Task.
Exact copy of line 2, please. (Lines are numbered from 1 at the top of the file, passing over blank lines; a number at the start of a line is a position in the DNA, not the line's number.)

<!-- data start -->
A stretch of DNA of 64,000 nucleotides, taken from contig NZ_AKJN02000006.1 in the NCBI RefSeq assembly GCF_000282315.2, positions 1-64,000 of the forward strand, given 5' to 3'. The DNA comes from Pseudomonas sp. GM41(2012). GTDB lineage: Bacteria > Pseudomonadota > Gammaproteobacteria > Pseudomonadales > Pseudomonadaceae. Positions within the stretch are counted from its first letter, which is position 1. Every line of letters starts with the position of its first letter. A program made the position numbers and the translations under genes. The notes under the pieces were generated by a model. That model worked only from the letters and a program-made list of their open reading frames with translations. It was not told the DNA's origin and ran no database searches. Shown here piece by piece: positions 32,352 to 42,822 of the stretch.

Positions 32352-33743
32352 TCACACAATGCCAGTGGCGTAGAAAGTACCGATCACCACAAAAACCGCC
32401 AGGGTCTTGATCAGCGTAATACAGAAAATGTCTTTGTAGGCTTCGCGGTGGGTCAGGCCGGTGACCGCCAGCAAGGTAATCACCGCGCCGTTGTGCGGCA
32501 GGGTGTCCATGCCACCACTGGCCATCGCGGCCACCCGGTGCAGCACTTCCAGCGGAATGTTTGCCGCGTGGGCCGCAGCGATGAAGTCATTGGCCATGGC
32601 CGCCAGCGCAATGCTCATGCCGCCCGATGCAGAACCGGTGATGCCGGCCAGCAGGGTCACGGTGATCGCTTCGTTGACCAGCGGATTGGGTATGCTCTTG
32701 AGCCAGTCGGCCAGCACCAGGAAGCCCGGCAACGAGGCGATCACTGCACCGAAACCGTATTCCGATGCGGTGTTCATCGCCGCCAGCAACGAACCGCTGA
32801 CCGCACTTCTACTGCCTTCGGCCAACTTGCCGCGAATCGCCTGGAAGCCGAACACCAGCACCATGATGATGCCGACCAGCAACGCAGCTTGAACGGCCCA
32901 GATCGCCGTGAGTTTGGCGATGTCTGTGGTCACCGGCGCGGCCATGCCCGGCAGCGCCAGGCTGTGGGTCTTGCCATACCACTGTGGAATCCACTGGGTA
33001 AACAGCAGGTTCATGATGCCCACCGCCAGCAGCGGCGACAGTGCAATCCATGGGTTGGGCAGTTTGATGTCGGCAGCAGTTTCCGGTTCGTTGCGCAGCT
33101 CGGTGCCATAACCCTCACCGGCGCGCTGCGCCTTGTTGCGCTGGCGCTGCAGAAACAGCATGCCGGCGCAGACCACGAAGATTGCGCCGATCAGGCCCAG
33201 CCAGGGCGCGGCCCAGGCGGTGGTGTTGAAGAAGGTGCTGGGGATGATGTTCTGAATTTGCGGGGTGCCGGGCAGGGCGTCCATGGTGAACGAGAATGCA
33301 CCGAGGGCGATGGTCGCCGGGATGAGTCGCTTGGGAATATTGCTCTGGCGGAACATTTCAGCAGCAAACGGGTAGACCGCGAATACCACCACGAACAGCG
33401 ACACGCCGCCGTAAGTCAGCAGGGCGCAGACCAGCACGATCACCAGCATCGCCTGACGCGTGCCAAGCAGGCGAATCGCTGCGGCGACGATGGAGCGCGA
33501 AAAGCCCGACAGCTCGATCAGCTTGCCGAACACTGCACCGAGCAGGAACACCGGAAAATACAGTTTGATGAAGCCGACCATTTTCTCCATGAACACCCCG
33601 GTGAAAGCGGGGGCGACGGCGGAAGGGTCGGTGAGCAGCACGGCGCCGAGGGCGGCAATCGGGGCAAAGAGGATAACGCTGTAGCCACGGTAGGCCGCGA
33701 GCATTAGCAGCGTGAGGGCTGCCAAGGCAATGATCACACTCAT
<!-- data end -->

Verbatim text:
Positions 32352-33743